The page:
Recently, ketamine has emerged as a new therapeutic option for drug-resistant depression, which until recently was associated by psychiatrists primarily as an anesthetic or as a component of the patient’s polytoxicomania. At the same time, research is being conducted into the use of another substance that is illegal in most countries, 3,4-methylenedioxymethamphetamine (MDMA), popularly known as ecstasy, in the treatment of drug-resistant post-traumatic stress disorder (PTSD). Research is well advanced, and it is possible that MDMA will be approved as a drug by the FDA by 2022 [15]. For these reasons, scientists worldwide are exploring other, previously known as illicit, drug substances. According to the Global Drug Survey 2020 report by an independent UK scientific organization that studies the impact of psychoactive substance use on mental health, 8 of the 20 most commonly used psychoactive substances in 2020 are in the psychedelics and dissociatives group: in the past 12 months, 21.0% of respondents have used LSD, psilocybin mushrooms were used by 16.1% of respondents and DMT by 4.8% of respondents. These data come from over 110,000 individuals from over 25 countries, mostly in Europe [16]. By comparison, the 2019 Global Drug Survey reports that in the past 12 months, 17.5% of respondents have used LSD, 14.8% of respondents have used psilocybin mushrooms, and 4.2% of respondents have used DMT [17]. Equally popular is the interest in treating depression with psychedelics. On 23 June 2021, the Google search engine returned 2,310,000 results for the query “psychedelic treatment for depression”, and the topic is covered by well-known media outlets such as the BBC and Daily Mail [18][19]. Due to the increasing popularity of psychedelics in society, it is important to conduct further multidirectional research on them, including not only their use in therapy but also broadly understood public health issues, which is why the authors decided to conduct a systematic review of these substances in depression treatment.

    We did not find any studies on LSD use in depression treatment even though the three substances share very similar mechanisms of action, which justifies conducting such studies.

    Six studies were included in the analysis. The total number of participants included in the psilocybin studies ranged from 12 to 51, both male and female. Subjects were adults. In three studies the sample was composed of subjects with major depressive disorder [20][21][22], and in the other three studies the sample was composed of subjects with depression and anxiety in the course of life-threatening cancer [23][24][25]. Three out of six of the psilocybin studies were rated strong. Psilocybin is the best documented substance in depression treatment from the three substances, which makes psilocybin in a medical setting a very promising treatment option for patients with depression.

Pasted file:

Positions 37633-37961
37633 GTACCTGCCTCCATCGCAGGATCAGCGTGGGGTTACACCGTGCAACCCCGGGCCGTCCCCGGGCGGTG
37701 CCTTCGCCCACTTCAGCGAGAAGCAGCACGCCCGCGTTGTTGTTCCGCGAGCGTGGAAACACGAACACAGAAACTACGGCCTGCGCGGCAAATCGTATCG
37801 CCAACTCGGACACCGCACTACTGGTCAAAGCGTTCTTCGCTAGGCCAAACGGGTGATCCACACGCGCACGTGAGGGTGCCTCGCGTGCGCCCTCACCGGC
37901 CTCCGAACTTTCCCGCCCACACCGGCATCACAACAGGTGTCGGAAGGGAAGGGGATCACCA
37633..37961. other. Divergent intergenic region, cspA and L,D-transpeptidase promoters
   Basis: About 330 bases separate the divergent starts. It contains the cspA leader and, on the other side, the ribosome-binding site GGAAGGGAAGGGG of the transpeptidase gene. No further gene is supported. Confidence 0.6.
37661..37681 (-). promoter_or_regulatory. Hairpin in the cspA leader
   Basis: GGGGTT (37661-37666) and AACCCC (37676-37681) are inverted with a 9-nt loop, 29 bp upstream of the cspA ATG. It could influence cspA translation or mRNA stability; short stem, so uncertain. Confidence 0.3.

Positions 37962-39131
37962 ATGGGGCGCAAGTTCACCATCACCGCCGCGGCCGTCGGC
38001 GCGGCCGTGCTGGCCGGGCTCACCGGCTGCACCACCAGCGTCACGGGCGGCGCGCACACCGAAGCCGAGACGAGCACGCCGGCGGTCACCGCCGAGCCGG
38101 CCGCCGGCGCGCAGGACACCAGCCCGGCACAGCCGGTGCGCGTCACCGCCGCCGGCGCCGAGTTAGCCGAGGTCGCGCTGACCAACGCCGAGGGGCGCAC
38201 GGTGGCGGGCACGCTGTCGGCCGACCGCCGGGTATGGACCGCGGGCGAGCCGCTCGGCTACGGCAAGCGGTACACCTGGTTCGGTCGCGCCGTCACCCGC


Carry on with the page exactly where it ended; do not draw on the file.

Only one out of four DMT studies was rated high. Three out of four of the DMT studies included were non-RCT studies, which do not allow to draw final conclusions on efficiency in depression treatment. No clinical studies of DMT use alone in depression treatment were found, as all of the included studies dosed ayahuasca, and it should be remembered that ayahuasca is administered with monoamine oxidase inhibitors, which may have an effect on mood themselves. It should also be remembered that ayahuasca contains other alkaloids, such as harmine or harmaline, and since it is a decoction of the plants themselves, it is difficult to estimate the dose of alkaloids consumed [26][27].

    The use of psychedelic substances is not without risks. The pharmacology and mechanism of action of each substance is fairly well understood, and while LSD, psilocybin and DMT have relatively low health and life risks somatically, the risk of psychiatric complications must be considered. In addition to psychosis, another clinically significant complication that can occur after even a single ingestion of a psychedelic substance is Hallucinogen Persisting Perception Disorder or HPPD for short, classified as F16 in ICD-10 and 292.89 in DSM-V. This disorder manifests as chronic perceptual changes that can interfere with daily functioning and reduce quality of life and satisfaction. Duration is an individual matter, usually transient symptoms lasting from a few minutes to several months, although in extreme cases symptoms can last throughout life [28]. There are two types of HPPD: type 1, in which there is a brief recurrence of psychedelic effects in the form of a “flashback”, occurs in 1:20 people, and type 2, which occurs less frequently, in 1:50,000 and in which symptoms are chronic. Since the etiology and scientifically proven treatments remain unknown, HPPD should be considered a significant risk for patients undergoing treatment with psychedelics [29].

    3. Conclusions

    Psilocybin and DMT could be efficient and useful in depression treatment, but further studies and observations on bigger groups of patients are still required to assess safety. Considering social interest in psychedelics, studies for LSD use in depression treatment are urgent.

    This entry is adapted from 10.3390/ph14080793